Literature / The Twelve Dancing Princesses

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Arriving for the dance

"The Twelve Dancing Princesses" (or "The Worn-Out Dancing Shoes" or "The Shoes that were Danced to Pieces", original: "Die zertanzten Schuhe") is a German fairy tale originally published by The Brothers Grimm in Children's and Household Tales as tale number 133. Charles Deulin collected another, French version in his Contes du Roi Cambinus (1874), which Andrew Lang included in The Red Fairy Book and Alexander Afanasyev collected a Russian variant, "The Secret Ball", in Narodnye Russkie Skazki. Joseph Jacobs collected a Gender Flip, "Kate Crackernuts".

The plot follows twelve princesses who slept in twelve beds in the same room; every night their doors were securely locked, but in the morning their shoes were found to be worn through as if they had been dancing all night. The king promised his kingdom and a daughter to any man who could discover the princesses' secret within three days and three nights, but those who failed within the set time limit would be put to death.

An old soldier came to try his hand at the task, following many who had failed. Whilst traveling through a wood he came upon an old woman, who gave him an invisibility cloak and told him not to eat or drink anything given to him by one of the princesses who would come to him in the evening, and to pretend to be fast asleep after the princess left. He followed the advice, only pretending to drink the wine given to him by a princess after reaching the castle, and pretending to fall asleep.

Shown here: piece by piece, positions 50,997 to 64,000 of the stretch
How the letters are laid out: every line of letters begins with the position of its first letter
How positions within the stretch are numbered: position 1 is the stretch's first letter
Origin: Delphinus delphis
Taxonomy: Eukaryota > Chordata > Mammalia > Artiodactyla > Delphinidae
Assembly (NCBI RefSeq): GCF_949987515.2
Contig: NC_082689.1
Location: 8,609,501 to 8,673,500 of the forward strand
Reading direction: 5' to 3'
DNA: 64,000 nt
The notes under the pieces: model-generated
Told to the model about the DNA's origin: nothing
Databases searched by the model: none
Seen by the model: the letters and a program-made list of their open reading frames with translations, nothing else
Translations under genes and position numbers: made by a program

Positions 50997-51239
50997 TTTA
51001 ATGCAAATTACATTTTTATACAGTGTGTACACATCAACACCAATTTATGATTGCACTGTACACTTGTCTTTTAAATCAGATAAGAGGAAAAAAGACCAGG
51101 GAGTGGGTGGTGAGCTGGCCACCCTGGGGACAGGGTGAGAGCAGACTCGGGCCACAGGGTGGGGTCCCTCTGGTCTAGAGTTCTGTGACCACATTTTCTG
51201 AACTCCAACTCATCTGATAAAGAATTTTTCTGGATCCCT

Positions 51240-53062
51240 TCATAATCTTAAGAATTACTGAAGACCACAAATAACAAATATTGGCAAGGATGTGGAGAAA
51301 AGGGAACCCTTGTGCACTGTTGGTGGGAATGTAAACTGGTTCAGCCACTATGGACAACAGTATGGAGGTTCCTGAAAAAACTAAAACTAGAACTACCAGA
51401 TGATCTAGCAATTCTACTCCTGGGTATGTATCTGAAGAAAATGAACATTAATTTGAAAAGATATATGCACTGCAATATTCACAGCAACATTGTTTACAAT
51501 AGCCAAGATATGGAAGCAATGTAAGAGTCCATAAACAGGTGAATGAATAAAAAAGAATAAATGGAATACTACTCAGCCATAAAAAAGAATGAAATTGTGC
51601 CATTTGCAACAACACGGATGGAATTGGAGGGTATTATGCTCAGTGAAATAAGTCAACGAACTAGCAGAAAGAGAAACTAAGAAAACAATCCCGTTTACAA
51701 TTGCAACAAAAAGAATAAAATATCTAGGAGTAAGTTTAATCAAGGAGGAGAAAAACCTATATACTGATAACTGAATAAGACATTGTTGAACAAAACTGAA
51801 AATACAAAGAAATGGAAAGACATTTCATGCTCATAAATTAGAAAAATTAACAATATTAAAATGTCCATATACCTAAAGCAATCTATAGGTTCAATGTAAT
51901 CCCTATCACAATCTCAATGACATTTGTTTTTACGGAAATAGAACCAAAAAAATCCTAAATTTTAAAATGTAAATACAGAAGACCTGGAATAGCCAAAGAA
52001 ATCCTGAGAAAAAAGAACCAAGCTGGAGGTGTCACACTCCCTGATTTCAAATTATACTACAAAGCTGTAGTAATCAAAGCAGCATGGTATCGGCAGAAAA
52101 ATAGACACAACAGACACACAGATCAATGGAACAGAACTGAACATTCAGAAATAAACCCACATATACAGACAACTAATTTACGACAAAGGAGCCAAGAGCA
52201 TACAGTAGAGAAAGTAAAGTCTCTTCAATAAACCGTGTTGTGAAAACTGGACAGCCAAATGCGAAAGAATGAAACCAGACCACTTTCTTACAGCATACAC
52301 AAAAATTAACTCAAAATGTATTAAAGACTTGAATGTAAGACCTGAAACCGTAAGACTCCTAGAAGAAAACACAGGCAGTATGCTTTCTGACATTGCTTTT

The princesses, sure that the soldier was asleep, dressed themselves in fine clothes and escaped from their room by a trap door in the floor. The soldier, seeing this, donned his invisibility cloak and followed them down. The passageway led them to three groves of trees: one of silver, the second of gold, and the third of diamonds. The soldier broke off a twig from each as evidence. They walked on until they came upon a great lake, and twelve boats with twelve princes in them ferried them to the other side, the soldier hiding in the boat of the youngest princess. On the other side of the lake was a castle, into which all the princesses went and danced the night away until their shoes were worn and they needed to leave.

This continued a second and third night and on the third night the soldier carried away a golden cup as a token of where he had been. When it came time for him to declare the princesses' secret, he went before the king with the three branches and the golden cup, and told the king all he had seen. The princesses saw there was no use to deny the truth, and confessed. The soldier took the eldest princess as his bride and was made the king's heir.

The story has been adapted several times to that of television and movie format, as well as used as the inspiration for some novels and parts of stories such as Jeanette Winterson's Sexing the Cherry.

Tropes in "The Twelve Dancing Princesses":

  • Adaptational Attractiveness: Nothing is really said about the hero's looks, but in the Grimms Fairytale Classics he turns out to be a younger and rather nice-looking man.
  • Big Fancy Castle: Where the dance is held.
  • Composite Character: